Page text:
Anxiety is one of the most common health and wellbeing problems in the world. In the west, between 14 to 29 percent of people (depending on country) will live with anxiety at some time in their life. If you suffer from anxiety, the first thing to know is this: you are not alone; far from it. Around one in five people will suffer from anxiety, and the vast majority will overcome anxiety. If they can do it, so can you.
There are many meditations for anxiety that can significantly help you to live with anxiety. But before we get to those specific techniques, let take a closer look at precisely what anxiety is.
What is anxiety and why do we worry?
People are natural born worriers. The statistics prove that much alone. While 25% of people will live with anxiety at some point in their life, everyone will suffer from worries. But why do we worry?
Scientific studies have shown that the human brain has evolved to have “negativity bias.” In other words, we are naturally drawn to think the worst rather than the best. We pay more attention to negative events and to threats than we do to positive events and opportunities. The human brain will analyse negative information more quickly than positive information. This naturally predisposes us to bouts of anxiety.
It may seem ironic that we have evolved to have negative bias rather than positive bias. However, historically, our negative bias has been very beneficial, indeed it has been imperative to our survival. Thousands of years ago man was consistently threatened by predatory animals. In order to survive, it was imperative that we be able to detect threats quickly. Therefore, our brain evolved to be able to find and recognise potential dangers. To survive, we had to be aware of danger. This negative bias, this ability to spot threats, persists to today.
Evolution takes thousands of years. So, even though we are no long threatened by predatory animals, our brains still looks for threats. This leads us to think negatively, which in turn makes us worry.
Thankfully, we can help ourselves to overcome this negative bias and to stop worrying by learning meditation for anxiety.
Using Meditation for Anxiety and Living with Anxiety
Scientific research has proven how effective meditation is for anxiety. A study at the University of Massachusetts Medical School, for instance, studied the effects of mindfulness meditation on people suffering from clinical anxiety. The study showed that 90% of people suffering from anxiety and depression observed significant reduction in symptoms after practicing mindfulness meditation.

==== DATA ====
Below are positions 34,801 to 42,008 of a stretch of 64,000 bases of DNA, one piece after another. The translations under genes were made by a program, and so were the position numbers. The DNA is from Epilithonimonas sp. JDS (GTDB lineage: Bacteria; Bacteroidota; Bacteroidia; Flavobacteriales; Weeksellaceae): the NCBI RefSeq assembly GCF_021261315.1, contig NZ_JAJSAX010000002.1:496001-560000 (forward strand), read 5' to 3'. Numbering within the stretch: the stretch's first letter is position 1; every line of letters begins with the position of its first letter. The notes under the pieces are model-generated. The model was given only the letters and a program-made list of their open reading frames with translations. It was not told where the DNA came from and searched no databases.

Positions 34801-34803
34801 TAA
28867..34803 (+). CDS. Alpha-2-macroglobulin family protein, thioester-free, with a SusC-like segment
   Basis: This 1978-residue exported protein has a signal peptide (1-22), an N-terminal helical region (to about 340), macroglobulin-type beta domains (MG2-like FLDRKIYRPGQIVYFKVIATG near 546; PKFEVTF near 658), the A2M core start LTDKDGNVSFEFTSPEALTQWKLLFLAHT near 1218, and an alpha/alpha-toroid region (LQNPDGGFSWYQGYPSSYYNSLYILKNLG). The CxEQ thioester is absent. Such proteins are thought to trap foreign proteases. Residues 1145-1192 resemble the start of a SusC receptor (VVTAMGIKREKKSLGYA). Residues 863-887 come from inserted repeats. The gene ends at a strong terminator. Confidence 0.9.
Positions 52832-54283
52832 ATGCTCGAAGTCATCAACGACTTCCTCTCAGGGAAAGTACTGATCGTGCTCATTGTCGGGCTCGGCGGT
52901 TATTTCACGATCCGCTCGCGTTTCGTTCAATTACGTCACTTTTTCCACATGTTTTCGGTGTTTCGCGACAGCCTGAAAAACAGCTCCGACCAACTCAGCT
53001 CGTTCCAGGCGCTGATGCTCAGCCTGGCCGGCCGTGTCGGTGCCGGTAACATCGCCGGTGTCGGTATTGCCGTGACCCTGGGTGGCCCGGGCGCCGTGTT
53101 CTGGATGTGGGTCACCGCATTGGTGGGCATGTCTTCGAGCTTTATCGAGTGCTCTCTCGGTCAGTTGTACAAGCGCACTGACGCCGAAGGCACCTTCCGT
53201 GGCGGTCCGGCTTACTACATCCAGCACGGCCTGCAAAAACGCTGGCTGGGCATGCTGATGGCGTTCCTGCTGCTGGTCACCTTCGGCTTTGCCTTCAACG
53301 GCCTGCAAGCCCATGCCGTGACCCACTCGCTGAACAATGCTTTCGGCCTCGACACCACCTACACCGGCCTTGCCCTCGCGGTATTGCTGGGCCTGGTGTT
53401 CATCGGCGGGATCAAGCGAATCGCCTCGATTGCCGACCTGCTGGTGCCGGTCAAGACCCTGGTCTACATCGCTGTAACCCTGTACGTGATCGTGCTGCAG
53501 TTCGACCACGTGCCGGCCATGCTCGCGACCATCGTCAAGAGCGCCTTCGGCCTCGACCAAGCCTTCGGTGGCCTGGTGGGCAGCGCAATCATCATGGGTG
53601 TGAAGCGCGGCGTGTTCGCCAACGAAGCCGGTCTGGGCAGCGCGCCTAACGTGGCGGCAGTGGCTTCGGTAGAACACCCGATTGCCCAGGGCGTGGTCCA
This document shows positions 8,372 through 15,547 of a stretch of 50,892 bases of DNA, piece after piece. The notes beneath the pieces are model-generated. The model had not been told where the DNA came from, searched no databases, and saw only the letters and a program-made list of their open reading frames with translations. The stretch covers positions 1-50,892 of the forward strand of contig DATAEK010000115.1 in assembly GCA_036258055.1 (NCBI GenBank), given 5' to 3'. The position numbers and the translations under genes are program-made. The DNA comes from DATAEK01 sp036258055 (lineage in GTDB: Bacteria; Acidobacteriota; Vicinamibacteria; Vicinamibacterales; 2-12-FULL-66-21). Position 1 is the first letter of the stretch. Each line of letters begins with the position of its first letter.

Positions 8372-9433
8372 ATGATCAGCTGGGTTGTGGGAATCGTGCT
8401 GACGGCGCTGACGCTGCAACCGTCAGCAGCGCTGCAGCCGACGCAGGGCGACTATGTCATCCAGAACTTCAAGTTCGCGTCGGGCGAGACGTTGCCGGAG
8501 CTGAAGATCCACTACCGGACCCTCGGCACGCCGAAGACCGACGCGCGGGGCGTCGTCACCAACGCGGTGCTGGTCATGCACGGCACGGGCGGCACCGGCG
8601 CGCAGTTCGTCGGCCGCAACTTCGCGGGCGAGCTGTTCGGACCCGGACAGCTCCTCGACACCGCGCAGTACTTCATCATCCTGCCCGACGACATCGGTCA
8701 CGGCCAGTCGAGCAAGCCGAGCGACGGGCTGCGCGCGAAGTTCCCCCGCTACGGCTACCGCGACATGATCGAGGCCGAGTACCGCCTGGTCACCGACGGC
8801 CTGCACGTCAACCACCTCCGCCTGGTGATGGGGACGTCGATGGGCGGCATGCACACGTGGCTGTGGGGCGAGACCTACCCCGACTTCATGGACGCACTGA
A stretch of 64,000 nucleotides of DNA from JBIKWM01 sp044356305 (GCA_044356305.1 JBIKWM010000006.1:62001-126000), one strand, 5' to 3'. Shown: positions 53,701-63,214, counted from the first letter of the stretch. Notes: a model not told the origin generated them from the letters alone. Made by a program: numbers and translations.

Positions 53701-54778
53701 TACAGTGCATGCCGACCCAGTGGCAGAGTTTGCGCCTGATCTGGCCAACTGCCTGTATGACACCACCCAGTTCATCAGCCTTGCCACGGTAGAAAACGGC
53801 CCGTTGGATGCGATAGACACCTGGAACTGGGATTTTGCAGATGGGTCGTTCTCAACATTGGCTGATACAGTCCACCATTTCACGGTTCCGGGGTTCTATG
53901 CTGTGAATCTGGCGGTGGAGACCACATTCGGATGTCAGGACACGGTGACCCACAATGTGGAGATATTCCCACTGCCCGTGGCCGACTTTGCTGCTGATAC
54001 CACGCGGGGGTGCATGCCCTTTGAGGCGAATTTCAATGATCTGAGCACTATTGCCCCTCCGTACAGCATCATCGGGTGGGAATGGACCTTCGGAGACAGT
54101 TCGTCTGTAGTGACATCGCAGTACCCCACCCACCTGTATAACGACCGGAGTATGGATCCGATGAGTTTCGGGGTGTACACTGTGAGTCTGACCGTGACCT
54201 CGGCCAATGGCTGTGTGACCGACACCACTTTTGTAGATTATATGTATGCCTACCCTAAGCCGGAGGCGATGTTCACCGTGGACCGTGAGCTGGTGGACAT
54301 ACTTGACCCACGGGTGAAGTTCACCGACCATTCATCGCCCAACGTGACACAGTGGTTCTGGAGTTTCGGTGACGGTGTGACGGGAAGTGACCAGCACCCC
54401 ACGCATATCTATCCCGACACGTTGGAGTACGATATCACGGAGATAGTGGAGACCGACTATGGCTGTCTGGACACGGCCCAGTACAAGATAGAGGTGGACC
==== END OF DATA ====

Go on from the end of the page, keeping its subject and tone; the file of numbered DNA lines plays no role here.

One scientific study researched the effects of mindfulness meditation on people suffering from anxiety for different reasons: including people who had cancer, people who suffered social anxiety and so on. By looking at 1140 participants the study revealed that mindfulness meditation helps people to observe their thoughts and to manage those thoughts, thereby giving them control of their minds and of their anxiety.
Anxiety is often caused by greater reactivity in the amygdale region of the brain. The amygdale triggers fear. A study at Stanford University showed that 8 weeks of mindfulness meditation significantly reduced activity in the amygdale and therefore significantly reduced the symptoms of anxiety.
Mindfulness meditation has been proven time and again to be one of the most effective treatments for anxiety. So, how do we learn mindfulness meditation and beat anxiety? That’s where our complete guide comes in. Simply read Mindfulness and Meditation Techniques for Beginners and you’ll learn everything you need to know about mindfulness and meditation, the most effective treatment for anxiety.
Stanford University: Mindfulness Mindfulness Meditation Training and Self-Referential Processing in Social Anxiety Disorder: Behavioral and Neural Effects
Harvard University: Mindfulness Meditation Eases Mental Stress
University of Massachusetts: Stress Reduction Program